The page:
It's true that Pima Community College officials, or someone else noticing strange behavior, could have filed a petition that might have led to an emergency-room visit that might have led to a 72-hour observation that might have led to a judge's order making it illegal for Loughner to buy a gun.

But that doesn't mean Loughner wouldn't have gotten his hands on a gun anyhow (consider the case of Joseph Molina), and it certainly doesn't guarantee he would have received any meaningful treatment if he were diagnosed with mental illness.

Or that anyone could have kept him from going after Gabby Giffords.

This is a system that can hardly help its sickest. How can we expect it to identify an all-but-hidden young man? It's tough to blame Arizona's mental-health system for failing Loughner.

But if the simmering political vitriol that's boiled over in the aftermath of the Tucson tragedy may be somewhat misplaced, an examination of the state's failing mental-health system is anything but.

Susan Gerard served in the Arizona Legislature for years and then ran the state's Department of Health Services during much of the last decade under governors from both major parties. Today, the moderate Republican sits on the board of the Maricopa Integrated Health System, the county's hospital board. She's frustrated — on a lot of levels.

"Parents, if you think there's something not right with your kid, you've got to get help!" Gerard tells New Times. Then she catches herself, adding, "However, there's no place you can actually get it anymore!"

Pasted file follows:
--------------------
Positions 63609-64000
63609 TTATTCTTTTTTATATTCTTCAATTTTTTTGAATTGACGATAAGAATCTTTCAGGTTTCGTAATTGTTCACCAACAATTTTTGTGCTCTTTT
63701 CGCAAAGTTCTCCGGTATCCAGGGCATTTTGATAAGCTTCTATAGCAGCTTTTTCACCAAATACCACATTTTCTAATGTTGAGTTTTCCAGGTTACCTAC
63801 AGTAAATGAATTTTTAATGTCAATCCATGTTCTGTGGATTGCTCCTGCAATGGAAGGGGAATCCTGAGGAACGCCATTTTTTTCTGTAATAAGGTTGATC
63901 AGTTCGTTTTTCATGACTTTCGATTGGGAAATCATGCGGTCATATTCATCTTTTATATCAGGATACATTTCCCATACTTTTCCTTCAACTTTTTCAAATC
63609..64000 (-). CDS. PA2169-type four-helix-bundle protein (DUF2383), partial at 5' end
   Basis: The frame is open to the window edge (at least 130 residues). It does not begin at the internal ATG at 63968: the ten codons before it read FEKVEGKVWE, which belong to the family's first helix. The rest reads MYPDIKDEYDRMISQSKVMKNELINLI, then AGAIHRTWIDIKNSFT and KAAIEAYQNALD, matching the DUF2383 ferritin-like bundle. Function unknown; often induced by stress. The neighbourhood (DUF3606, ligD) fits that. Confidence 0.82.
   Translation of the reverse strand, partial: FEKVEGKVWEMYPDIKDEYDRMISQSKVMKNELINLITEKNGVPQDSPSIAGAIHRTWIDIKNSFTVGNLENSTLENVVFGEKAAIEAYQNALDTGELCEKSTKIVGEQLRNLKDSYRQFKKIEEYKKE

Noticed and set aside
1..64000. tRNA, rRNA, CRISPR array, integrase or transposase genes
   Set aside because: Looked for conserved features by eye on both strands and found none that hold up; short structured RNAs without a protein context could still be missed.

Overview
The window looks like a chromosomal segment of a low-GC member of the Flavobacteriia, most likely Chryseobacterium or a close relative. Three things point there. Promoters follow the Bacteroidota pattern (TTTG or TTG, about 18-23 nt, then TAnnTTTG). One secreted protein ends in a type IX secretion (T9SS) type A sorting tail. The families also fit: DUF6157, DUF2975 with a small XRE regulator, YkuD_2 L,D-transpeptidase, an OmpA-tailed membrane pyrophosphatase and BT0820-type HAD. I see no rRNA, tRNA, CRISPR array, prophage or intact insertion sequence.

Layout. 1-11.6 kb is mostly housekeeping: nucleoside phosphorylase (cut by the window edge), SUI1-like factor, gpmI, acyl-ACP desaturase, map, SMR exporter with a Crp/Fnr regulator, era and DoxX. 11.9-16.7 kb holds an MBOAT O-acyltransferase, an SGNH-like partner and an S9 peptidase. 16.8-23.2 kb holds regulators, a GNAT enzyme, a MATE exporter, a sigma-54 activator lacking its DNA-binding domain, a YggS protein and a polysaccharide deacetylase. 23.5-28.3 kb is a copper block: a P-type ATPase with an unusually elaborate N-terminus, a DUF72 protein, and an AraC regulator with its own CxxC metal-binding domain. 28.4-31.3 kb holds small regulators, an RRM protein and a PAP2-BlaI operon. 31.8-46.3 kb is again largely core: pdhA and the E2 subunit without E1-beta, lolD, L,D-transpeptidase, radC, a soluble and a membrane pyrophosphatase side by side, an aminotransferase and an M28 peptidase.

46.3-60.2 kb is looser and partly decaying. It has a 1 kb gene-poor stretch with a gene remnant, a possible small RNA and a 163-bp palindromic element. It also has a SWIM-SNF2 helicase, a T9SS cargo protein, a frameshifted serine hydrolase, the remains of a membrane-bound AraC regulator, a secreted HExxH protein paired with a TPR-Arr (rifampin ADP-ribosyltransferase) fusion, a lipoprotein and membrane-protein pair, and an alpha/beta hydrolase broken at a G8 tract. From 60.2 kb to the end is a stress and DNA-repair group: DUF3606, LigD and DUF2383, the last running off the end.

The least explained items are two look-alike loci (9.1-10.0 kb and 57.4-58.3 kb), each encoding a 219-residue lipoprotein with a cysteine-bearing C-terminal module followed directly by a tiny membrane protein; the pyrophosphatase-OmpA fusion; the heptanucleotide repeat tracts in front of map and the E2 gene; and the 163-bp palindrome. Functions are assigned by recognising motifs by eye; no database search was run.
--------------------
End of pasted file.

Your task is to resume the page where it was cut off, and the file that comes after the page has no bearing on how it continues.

She apologizes for laughing — almost hysterically — at the absurdity of what she has just said.

But her point is profound.

"Just having solid laws like Arizona's has not been enough, as people in Arizona know," says James Pavle, executive director of the Treatment Advocacy Center in Arlington, Virginia. "You've got to make those laws work for the people involved and for the community at large or they are just that — laws on the books."

Even before the last few rounds of budget cuts, in 2008, the Arizona Auditor General chided the state health department for abiding by conditions "that raise serious questions about the behavioral health treatment, safety, and overall well-being" of people suffering from serious mental illness. And the National Alliance for the Mentally Ill warned in 2009 that any progress the state had made could be wiped out in the economic downturn.

Last month, Arizona State University released a study by the Center for Applied Behavioral Health Policy and the Morrison Institute for Public Policy. It's called "Public Behavioral Healthcare in Arizona: Preparing for the Storm," and the title is no exaggeration.